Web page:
- 2 Huazang Temple (华藏寺 Huázàng Sì). Near the summit. There is a terrace with a fine view.
- 3 Wannian Monastery (万年寺 Wànnián Sì). A large monastery with a fantastic statue of Puxian Bodhisattva, who is depicted as riding a white elephant with six tusks. The monks there are great, and they add a good deal to the ambience of the mountain. A part of the temple is a modern re-construction.
- 4 Leiyin Monastery (雷音寺 Léiyīn Sì). This temple, and some of the others temples tucked away in the seams of the mountain, are worthy of exploring, although many are cheaply-made, modern constructions.
- 5 Baoguo Temple (报国寺 Bàoguó Sì). Contains a massive bronze bell, said to be heard from 16 km (10 miles) away when rung. ¥8.
- 6 Jiulao Cave (九老洞 Jiŭlǎo Dòng). Close to the Xianfen Temple. Deep Taoist cave. Lots of pilgrims go there to burn incences. It does not seem advised to take this path in winter unless well prepared. ¥2.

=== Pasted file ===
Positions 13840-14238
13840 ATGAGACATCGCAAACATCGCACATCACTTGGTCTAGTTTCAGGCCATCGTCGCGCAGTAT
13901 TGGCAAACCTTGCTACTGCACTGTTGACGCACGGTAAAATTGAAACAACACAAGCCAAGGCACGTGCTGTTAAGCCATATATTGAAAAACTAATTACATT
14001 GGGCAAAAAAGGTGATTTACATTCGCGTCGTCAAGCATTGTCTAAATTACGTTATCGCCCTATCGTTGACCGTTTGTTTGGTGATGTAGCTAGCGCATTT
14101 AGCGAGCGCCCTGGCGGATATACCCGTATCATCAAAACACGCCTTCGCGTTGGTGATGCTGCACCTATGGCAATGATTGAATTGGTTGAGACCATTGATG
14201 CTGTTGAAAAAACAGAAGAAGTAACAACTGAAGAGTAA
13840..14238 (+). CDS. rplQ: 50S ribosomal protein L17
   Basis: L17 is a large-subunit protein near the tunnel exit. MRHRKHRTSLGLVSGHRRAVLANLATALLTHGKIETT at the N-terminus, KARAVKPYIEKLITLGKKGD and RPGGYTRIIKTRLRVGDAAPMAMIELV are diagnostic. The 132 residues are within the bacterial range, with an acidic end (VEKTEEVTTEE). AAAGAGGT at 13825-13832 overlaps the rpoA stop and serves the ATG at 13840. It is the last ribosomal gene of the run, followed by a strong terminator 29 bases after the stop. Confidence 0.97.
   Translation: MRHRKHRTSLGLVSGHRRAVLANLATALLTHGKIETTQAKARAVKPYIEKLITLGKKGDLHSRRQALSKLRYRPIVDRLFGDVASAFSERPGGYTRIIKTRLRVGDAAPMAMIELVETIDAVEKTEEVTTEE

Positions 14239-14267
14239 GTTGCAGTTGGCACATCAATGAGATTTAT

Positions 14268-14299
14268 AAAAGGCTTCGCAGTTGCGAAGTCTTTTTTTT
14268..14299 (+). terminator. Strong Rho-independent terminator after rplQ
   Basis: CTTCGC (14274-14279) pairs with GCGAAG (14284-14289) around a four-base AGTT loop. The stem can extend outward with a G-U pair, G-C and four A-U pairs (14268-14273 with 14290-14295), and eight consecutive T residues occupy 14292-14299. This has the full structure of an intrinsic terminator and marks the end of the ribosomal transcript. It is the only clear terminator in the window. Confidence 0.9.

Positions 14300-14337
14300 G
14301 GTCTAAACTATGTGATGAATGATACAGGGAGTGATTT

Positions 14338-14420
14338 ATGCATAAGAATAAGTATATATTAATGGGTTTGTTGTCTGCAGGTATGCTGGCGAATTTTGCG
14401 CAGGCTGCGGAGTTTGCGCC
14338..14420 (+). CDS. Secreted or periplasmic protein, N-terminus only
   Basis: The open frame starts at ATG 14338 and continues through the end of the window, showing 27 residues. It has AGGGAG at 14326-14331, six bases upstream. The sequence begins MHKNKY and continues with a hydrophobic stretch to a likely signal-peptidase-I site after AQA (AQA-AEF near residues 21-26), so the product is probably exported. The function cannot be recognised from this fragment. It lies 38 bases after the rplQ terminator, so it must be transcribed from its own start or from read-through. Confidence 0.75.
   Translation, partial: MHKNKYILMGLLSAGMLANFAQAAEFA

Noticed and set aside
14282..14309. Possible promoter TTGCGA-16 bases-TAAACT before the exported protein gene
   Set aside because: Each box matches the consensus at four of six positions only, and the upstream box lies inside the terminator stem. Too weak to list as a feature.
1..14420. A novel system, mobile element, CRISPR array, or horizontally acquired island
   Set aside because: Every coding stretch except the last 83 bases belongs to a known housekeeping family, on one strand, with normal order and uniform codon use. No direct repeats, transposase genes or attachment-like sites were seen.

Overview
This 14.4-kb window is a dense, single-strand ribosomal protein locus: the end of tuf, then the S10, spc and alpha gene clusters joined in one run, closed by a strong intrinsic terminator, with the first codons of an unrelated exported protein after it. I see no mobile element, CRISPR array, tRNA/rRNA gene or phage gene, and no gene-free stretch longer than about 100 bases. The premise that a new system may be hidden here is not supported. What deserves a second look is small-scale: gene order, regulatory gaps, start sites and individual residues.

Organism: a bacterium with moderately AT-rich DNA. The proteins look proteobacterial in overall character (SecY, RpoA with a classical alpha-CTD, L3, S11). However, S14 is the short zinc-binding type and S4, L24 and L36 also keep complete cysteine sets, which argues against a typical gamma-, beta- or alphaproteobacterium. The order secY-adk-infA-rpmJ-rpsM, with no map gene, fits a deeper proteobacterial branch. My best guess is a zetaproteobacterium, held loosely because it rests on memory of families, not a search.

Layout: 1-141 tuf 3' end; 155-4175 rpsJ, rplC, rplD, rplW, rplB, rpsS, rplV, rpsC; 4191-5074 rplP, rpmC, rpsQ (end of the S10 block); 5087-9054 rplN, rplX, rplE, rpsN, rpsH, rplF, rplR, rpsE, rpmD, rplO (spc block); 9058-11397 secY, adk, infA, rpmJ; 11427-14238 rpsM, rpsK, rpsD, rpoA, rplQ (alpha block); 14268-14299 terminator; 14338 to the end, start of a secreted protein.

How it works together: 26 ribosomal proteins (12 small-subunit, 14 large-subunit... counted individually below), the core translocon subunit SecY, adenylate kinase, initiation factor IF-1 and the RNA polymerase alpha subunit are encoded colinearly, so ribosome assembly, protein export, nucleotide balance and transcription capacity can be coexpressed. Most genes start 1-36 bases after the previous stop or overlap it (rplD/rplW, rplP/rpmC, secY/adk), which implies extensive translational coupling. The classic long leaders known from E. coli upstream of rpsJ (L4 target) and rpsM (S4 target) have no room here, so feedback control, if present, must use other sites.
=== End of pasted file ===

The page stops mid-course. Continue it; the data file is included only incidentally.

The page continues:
- Pinnacle Lingyan (灵岩叠翠). Emei Mountain lies seven kilometers southwest of Emeishan City and is one of the four mountain ranges in China that Buddhists consider sacred. It was included in the UNESCO world heritage list in 1996. The mountain stretches more than 200 km from south to north. Its main peak, Wanfo Top, is 3,099 meters above sea level. Since ancient times Emei Mountain has been described as “Beauty Under Heaven”.
- 7 Bailong Cave (白龙洞, White Dragon Cave).
Hiking is one of the main attractions, with trails criss-crossing the park. One of the most picturesque area is located between Niuxin Pavilion and Xianfeng Temple. The beginning of trail from Emeishan is through Leiyin temple, cross concrete road, near Lin He restaurant/hotel/shop, between Fuhu temple (entrance fee ¥6) & Shanjue temple stairs.
Full hike through Emeishan
The journey would take up to three days is starting from Baoguo Temple, or two days from Niuxin Pavillion (although with preparation gate-to-summit could be done in 1 day). Although the ticket is valid for two days, you should be doing okay as long as you passed through the last checkpoint on your last night. Baoguo Town is the closest place to the foot of the mountain. You should leave your luggage in Baoguo or Emeishan Town until you return from your hike.